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Guest Blog: A Recipe for Success for FOI

The Freedom of Information (FOI) Act has been in operation for the last 16 years. You would hope by now that public authorities were answering requests in compliance with the law, but we saw only recently yet another story about a local authority failing to answer FOI requests in a timely manner.

The Information Commissioner’s Office, our national regulator for FOI, requires public authorities to answer 90% of requests in the required timescales, but how can organisations ensure that they meet this target consistently? My current research, looking at FOI regimes of practice in English local government has identified some of the different strands that, when pulled together, combine to make a recipe for success.

The People. Driving most successful FOI regimes is a passionate FOI officer. They can improve performance even when resources are scarce. They have the necessary skills and knowledge to drive improvement and, most importantly, the desire to do so. They learn on the job, often with no legal background, but often deny their abilities and agency.

The Place. Where does FOI sit within an organisation? It’s often moved around departments and no-one seems quite sure where it should be. We see it in Legal Services, Customer Services, the Chief Executive’s Office, Communications or IT. Where is the best fit and does it actually matter where it sits for it to be a success?

The Process. Over the years many local authorities have moved from a decentralised model where individual service areas dealt with their own requests - with varying levels of compliance - to centralisation of request management. The central performance management system not only helps with timeliness compliance but also quality of responses and correct application of exemptions.

The Technology. Different local authorities use different systems for managing requests. Ranging from a simple Excel spreadsheet to an all-singing, all-dancing specialist FOI service that automatically reminds people when responses are due and even redacts requests and publishes to a disclosure log, technology can definitely help manage the process and make it more efficient… if it’s used well.

The Reporting. FOI is often overlooked whilst things are going well. Very often reports go up to senior management… but nothing comes down. There is little or no feedback, unless there is a problem. Regular reporting can, however, raise the profile of the service, get buy in from management, and highlight risks before it goes wrong.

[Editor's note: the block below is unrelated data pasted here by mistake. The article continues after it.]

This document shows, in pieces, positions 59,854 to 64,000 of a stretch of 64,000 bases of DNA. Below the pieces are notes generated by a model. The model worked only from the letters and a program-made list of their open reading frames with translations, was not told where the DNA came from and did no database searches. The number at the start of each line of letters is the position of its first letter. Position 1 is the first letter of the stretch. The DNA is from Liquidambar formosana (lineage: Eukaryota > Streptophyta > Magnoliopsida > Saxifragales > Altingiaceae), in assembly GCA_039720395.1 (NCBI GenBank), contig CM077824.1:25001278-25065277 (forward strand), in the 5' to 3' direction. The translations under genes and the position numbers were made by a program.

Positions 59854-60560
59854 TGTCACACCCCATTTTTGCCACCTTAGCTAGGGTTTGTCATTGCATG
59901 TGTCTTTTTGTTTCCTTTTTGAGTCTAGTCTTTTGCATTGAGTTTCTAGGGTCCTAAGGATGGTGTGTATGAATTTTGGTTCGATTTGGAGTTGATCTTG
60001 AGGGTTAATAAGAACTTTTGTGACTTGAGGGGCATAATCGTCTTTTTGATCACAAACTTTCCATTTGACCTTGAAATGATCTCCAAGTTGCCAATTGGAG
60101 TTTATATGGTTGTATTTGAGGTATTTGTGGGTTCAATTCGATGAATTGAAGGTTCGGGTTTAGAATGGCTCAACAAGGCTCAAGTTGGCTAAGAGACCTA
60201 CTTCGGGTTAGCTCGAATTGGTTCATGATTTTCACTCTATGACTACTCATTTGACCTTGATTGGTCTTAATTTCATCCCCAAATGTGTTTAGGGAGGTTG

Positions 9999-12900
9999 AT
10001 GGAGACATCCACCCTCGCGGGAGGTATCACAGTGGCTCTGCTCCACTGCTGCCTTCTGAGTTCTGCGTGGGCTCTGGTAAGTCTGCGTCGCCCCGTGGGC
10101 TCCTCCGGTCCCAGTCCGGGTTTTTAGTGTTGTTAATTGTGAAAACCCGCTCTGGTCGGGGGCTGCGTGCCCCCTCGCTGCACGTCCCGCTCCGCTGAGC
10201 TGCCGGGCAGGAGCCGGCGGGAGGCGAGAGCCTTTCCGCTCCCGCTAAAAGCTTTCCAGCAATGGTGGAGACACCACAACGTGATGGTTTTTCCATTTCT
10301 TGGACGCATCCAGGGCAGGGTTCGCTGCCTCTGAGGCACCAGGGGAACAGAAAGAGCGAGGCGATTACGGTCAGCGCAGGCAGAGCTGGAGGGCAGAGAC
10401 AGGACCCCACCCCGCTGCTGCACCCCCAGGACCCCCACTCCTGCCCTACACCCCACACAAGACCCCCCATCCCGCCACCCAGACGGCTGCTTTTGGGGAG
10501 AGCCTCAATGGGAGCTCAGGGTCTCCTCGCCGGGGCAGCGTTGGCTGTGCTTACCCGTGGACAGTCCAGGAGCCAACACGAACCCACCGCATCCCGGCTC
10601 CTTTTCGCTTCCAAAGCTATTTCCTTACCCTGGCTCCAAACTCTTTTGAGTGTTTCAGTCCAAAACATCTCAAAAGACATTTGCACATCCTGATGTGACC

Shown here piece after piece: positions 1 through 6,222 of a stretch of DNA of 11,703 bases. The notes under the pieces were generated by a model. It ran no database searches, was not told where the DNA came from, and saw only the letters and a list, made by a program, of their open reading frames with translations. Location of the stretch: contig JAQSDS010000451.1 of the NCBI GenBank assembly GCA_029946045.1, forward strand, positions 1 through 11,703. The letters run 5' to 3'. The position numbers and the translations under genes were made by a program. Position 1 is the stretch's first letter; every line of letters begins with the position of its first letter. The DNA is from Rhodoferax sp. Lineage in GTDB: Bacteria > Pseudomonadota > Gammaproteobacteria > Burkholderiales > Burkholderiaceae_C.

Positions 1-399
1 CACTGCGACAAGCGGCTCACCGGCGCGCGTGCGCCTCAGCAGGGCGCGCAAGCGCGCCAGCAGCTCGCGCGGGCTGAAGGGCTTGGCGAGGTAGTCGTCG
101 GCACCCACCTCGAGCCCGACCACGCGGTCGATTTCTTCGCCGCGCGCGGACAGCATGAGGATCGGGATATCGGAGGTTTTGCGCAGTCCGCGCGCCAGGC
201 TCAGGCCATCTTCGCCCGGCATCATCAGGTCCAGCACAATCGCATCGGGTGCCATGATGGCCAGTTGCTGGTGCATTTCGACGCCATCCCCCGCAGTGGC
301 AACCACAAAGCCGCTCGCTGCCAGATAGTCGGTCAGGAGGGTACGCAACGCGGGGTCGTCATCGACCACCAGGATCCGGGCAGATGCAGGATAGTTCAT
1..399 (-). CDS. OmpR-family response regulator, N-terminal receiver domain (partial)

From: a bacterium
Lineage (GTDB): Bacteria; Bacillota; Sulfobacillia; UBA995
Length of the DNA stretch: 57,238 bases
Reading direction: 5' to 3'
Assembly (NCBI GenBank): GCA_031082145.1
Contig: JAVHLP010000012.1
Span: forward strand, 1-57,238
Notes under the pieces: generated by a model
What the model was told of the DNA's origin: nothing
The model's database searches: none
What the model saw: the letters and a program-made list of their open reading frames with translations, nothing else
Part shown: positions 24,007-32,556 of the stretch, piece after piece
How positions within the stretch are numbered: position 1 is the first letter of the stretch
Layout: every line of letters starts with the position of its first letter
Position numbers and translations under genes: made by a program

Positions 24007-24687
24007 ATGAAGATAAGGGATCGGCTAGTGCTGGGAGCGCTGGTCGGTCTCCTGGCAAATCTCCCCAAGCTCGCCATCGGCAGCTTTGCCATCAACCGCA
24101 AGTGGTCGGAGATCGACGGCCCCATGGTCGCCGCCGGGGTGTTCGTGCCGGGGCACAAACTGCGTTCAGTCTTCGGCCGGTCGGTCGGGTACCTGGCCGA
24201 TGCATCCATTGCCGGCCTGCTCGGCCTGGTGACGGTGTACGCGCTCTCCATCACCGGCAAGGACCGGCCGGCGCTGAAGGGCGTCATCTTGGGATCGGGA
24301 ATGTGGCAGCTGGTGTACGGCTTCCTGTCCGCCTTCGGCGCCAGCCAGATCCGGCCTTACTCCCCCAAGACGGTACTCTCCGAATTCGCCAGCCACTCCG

The Communities of Practice. How does the lone FOI officer in a council keep their knowledge up to date and get to hear of any best practice? Some communities of practice have emerged through regional support groups or national mailing lists and online fora, usually driven by FOI officers themselves, but new FOI officers may struggle to find these networks which can often be invaluable support to them.

We’ll be discussing all of the above in more detail and looking at what contributes to successful FOI practice at the the upcoming webinar.

Register for 'A Recipe for Success in FOI'

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About Lynn Wyeth

Lynn Wyeth is the Head of the Information Governance function and the Data Protection Officer of a large unitary public authority and has over 15 years' experience as a Freedom of Information practitioner. She holds a post graduate diploma in Information Rights and the CISMP certificate, the Data Protection BCS ISEB and the Freedom of Information BCS ISEB, and is an accredited HSCIPP privacy practitioner. Lynn’s current team won the Information and Records Management Society Team of the Year award in 2018.

Lynn is the author of 2 books, A Practical Guide to Handling Freedom of Information Requests, and Data Protection: Compliance in Practice. She has contributed a chapter to the book 'Freedom Fighters or Lazy Journalism: Critical reflections on freedom of information' edited by John Mair and Tom Felle.

Lynn is a Chair and regular speaker at national conferences on information governance matters, as well as running training for several IG training companies as well as her own company.

Lynn advised the Government of Jersey on the implementation of FOI legislation on the island. She also sits on the examination board of PDP’s FOI journal and is currently undertaking a PhD on Freedom of Information at De Montfort University, Leicester.

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